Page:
The first few months of the business were “brutal,” Mr. Green said, and the learning curve steep. Once his item started selling well, however, things got even harder.
“When you have an inventory-based business, most people think only about the first order,” Mr. Green said. With long lead times from the factory in China, he was almost immediately trying to figure out how big his second and third orders should be. Underestimating would hurt not just sales but the overall status of his Amazon listing; overestimating would drain him of cash upfront, and he would incur further charges from Amazon for storing excess inventory in its warehouses.
Growing pains aside, Mr. Green was encouraged. His plan, to the extent he had one, had worked; based on sales of a few dozen dog car seats a day, his listing was reliably generating $5,000 in monthly income for him.
“If I can do this with a smaller-demand product, I can do more,” he remembered thinking. He started branching out almost immediately, quitting his job and scouring for more promising Amazon subcategories in kitchenware, supplements and coffee gear. He believed he had a playbook, maybe a knack. What he needed next, however, was capital. Investing more in Amazon, he began to realize, would first require finding an exit.
Flipping the Billion-Dollar Amazon Brand
Through Empire Flippers, a firm that connects Amazon sellers with potential buyers for their businesses, Mr. Green sold the dog seat business for “low six figures” to an individual investor interested in using it as a steady stream of income. In the years since his trip to Guangzhou, he has assembled a small team with the goal of building, and then flipping, more FBA businesses.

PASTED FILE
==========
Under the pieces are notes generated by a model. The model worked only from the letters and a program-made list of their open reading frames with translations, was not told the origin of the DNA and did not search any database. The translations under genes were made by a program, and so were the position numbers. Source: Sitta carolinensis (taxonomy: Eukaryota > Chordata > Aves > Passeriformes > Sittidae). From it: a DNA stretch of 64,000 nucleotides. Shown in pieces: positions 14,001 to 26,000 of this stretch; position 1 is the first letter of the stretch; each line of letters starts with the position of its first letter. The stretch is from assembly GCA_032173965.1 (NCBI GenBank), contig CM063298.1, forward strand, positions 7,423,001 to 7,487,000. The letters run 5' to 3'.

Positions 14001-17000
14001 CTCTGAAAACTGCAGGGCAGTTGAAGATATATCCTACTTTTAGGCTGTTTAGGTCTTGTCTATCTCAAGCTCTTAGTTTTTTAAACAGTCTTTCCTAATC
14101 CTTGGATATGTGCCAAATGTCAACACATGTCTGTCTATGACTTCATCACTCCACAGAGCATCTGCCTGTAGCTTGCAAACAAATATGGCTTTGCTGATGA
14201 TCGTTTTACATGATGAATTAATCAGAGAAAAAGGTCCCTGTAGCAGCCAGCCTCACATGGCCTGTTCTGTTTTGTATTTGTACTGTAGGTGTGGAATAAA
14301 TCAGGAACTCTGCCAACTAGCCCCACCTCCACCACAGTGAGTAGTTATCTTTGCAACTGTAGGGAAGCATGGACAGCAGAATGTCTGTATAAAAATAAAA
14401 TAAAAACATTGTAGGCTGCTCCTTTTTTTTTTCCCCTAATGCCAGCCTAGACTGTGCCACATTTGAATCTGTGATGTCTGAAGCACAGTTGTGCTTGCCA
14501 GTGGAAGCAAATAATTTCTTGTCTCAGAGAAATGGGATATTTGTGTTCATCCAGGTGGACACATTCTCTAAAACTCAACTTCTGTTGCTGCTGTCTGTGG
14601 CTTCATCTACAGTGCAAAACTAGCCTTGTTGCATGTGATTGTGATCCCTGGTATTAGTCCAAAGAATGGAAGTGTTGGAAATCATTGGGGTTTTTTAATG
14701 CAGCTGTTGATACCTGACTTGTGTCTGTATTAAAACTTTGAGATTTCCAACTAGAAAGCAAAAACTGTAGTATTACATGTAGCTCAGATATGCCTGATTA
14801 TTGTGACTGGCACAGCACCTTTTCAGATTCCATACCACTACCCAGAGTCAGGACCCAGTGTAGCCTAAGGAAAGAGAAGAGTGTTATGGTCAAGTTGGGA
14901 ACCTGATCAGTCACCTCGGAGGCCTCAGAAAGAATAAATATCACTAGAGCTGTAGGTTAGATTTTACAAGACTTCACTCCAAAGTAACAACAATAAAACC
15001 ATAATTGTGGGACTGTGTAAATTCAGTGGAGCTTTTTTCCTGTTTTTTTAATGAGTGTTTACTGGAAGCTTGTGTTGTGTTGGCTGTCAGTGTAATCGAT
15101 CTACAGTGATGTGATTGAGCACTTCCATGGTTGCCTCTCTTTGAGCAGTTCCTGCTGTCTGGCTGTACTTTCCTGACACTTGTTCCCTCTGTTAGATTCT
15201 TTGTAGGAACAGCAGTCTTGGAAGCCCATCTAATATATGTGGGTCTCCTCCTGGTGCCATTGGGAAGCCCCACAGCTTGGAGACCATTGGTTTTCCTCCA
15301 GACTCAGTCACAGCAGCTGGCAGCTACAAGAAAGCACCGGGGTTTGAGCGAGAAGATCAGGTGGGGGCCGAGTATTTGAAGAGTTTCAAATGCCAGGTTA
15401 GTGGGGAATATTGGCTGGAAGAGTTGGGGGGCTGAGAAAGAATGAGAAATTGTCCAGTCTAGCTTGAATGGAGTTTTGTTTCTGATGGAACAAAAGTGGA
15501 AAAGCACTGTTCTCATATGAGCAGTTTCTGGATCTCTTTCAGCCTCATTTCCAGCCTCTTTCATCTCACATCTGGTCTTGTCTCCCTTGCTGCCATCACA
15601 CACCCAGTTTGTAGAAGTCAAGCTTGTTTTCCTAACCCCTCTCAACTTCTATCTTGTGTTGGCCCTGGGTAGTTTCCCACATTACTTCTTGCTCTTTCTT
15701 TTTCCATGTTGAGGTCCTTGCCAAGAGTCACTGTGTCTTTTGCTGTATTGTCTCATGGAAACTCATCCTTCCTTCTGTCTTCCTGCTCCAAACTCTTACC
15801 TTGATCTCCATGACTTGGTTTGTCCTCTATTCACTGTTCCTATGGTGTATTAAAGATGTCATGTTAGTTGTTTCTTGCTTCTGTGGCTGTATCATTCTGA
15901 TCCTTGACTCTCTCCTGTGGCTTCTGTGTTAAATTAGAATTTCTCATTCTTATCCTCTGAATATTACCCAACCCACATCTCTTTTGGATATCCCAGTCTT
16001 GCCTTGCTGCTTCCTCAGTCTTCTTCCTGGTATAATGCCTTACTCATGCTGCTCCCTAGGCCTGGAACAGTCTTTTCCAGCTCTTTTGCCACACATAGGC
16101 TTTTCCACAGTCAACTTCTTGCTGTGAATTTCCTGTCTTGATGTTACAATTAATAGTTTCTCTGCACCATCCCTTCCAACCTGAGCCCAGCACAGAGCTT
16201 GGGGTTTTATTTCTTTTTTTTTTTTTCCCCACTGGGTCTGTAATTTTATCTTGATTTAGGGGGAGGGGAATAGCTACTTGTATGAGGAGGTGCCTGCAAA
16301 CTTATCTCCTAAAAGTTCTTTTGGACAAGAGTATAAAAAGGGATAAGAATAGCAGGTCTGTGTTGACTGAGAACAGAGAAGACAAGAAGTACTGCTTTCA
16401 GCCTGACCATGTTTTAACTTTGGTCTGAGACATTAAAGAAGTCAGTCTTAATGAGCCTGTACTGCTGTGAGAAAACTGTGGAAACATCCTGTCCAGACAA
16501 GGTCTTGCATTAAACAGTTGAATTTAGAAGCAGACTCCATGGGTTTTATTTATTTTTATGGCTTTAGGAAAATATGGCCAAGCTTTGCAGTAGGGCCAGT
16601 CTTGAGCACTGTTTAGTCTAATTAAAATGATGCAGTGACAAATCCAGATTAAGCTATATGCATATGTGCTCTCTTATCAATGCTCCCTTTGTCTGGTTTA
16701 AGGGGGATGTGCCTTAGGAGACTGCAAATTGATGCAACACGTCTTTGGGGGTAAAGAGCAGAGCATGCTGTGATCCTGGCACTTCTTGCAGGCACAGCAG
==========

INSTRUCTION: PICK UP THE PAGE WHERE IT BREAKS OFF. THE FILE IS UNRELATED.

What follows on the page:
“FBA businesses aren’t great for cash flow, particularly in the early days or during a period of rapid growth,” said Justin Cooke, one of the founders of Empire Flippers. “Many entrepreneurs find themselves recycling profits into inventory and product creation and they don’t get an opportunity to realize the value they’ve created.”
FBA deals listed on Empire Flippers, Mr. Cooke said, have nearly doubled in average size since 2018. The company handled $15.7 million in FBA sales in 2018, $28 million in 2019 and $55.5 million in 2020.
“By the middle of 2020 we were working with dozens of private equity-backed roll-up companies looking to follow the Thrasio and Perch examples and capitalize on the trend,” Mr. Cooke said. Aggressive bids from newly flush aggregators, including Thrasio, have driven up prices, as has a broad increase in sales across Amazon Marketplace during the coronavirus pandemic.
Juozas Kaziukenas, the chief executive of Marketplace Pulse, an e-commerce research firm, estimates that Marketplace sellers moved more than $300 billion of product in 2020 — a figure that would make Amazon Marketplace, in his words, “the 42nd largest economy in the world by GDP. ” (As of 2021, Marketplace accounts for more than half of products sold on Amazon.com and is growing at a faster rate than Amazon’s own retail business, according to the company.)
Thrasio’s internal estimates, based on the number of distinct households to which is has shipped products, place its products in 1 in 10 American homes.
“Everything we buy is a solution to a problem of some kind,” said Joshua Silberstein, a founder of Thrasio. Much of what he looks for in acquisitions is obvious: a good product, differentiation, a solid, scalable supply chain. Other factors are more specific to Amazon. Good reviews and high search placement are extremely valuable and take time to acquire. Products that need to be frequently changed or refreshed are more challenging, for related reasons. “We wouldn’t do something like drones,” Mr. Silberstein said. “No matter how good a drone is, someone else will come up with a better one.”